The week's snow brought many blackbirds, redpolls, and juncos to feeders across much of central Wisconsin. Unfortunately, most impacted by the weather may have been early-arriving American woodcock, which were noted in some unusual habitats and all-too-well represented at wildlife rehab facilities from central Wisconsin southward. Farther north, American robins and common grackles made a small push into the region but otherwise the landbird migration has been very slow. Some of the wintering birds holding on statewide include snowy owls, short-eared owls, snow buntings, northern shrikes, rough-legged hawks, and pine siskins. On the up side, American goldfinches are getting brighter yellow by the day.

Some of this week's rarities included Franklin's gull in Sheboygan, western grebe and early black-necked stilt in Manitowoc, continuing varied thrush in Door, and hoary redpolls at multiple locations among the many commons. What lies in the week ahead? More of the same for the next few days but then winds finally turn south mid-late next week, which should usher in a nice wave of new migrants. As always, track migration progress by species at http://bit.ly/2oznJKK and put your sightings on the map by submitting them to www.ebird.org/wi. Good birding! - Ryan Brady, conservation biologist, Ashland

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Upcoming featured events at Wisconsin recreational properties

Saturday, April 7, 2018

Sunday, April 8, 2018

Saturday, April 7 & Sunday April 8, 2018

For all events search the DNR website for "Get Outdoors."
Find a park, forest trail or recreation property

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Northern Region

Superior DNR Service Center area

The mouth of the Brule River at Lake Superior. - Photo credit: DNR
The mouth of the Brule River at Lake Superior.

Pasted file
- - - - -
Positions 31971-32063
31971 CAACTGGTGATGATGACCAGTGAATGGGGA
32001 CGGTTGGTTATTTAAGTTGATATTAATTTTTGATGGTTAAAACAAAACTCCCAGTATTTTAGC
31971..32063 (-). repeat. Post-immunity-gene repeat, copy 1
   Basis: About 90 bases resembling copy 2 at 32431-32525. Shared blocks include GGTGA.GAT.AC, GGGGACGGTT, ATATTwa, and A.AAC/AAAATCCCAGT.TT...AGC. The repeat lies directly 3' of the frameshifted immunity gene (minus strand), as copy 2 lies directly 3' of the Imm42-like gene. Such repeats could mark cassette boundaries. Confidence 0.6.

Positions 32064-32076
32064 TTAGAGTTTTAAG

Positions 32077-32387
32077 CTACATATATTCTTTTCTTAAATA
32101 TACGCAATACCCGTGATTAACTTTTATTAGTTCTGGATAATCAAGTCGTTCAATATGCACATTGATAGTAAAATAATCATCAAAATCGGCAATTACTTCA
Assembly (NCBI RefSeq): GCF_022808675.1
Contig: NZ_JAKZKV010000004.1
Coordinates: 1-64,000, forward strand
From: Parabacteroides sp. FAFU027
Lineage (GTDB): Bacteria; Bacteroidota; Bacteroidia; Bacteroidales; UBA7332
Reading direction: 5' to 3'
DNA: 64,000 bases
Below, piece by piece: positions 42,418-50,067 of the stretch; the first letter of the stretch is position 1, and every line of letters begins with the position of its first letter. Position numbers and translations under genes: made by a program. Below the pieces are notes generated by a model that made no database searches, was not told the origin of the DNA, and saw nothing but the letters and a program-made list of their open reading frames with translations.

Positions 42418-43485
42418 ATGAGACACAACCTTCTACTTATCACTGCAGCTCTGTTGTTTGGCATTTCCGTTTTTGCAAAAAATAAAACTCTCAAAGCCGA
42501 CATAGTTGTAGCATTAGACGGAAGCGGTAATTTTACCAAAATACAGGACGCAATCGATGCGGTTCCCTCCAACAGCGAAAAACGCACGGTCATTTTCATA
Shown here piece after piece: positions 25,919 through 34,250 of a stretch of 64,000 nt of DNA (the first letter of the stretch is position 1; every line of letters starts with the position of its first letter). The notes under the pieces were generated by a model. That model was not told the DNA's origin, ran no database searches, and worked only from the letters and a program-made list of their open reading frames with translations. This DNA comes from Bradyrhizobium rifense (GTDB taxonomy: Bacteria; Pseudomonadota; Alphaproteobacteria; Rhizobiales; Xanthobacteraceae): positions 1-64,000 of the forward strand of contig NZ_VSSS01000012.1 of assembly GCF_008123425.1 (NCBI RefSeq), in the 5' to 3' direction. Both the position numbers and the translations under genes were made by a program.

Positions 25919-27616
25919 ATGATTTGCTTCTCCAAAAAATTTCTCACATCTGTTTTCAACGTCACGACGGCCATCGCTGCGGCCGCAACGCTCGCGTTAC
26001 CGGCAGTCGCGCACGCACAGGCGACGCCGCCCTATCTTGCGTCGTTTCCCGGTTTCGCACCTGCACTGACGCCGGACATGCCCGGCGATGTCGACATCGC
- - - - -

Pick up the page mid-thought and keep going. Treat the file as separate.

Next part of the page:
Lake Superior at the mouth of the Brule River. - Photo credit: DNR
Lake Superior at the mouth of the Brule River.Photo credit: DNR

Brule River State Forest - It is still winter in Brule. There is about a foot of snow on the ground in the woods, but bare ground is starting to show in the open areas. The Brule River is open to the mouth now, but there are ice shelves along the banks and the ice on Lake Superior is piled up along the shore. The heavy snow that fell this past weekend missed us: we only got 3 inches or so, but more snow is in the forecast. Temperatures have been below average, but warmer temperatures are in the forecast for next week. Flocks of robins have been seen in the area, and a pair of swans was spotted on the Brule River. The birds of spring are making their way into the area. Afterhours ski trails are still being groomed when new snow falls. The base is holding up well for skate skiing, classic tracks are good in some spots, but shallow in others. We are starting to see some thin or bare spots in the areas with a strong southern exposure, but overall the trails are in good condition. Spring Steelhead fishing opened on March 31 for the lower stretch of the Brule River. Opening day angler numbers were good and there have been reports of fishing success. The snow, cold temperatures and ice aren't deterring the spring anglers. - Diane Gobin, visitor services associate

A not too happy robin. - Photo credit: Kevin Feind, DNR
A not too happy robin.Photo credit: Kevin Feind, DNR

Pattison State Park - Winter is hanging on. We received 4 inches of snow over the weekend. The cross country ski trails are in very good condition. There is around 6 inches of ski base and 12 inches of snow in the woods. The trails were groomed and tracked on April 2. There are a few bare/thin spots on River View Trail, but otherwise the track was set at full depth. If you would like some late season classic skiing, come to Pattison State Park and enjoy! A Robin that was not too happy with the new snowfall was also spotted at the park in a Tamarack. Both Big and Little Manitou Falls are still ice covered. - Gervase Thompson, ranger

Pattison State Park is one of three northern properties that was able to re-groom ski trails after this week's snowfall. - Photo credit: Gervase Thompson, DNR
Pattison State Park is one of three northern properties that was able to re-groom ski trails after this week's snowfall.Photo credit: Gervase Thompson, DNR

Ashland DNR Service Center area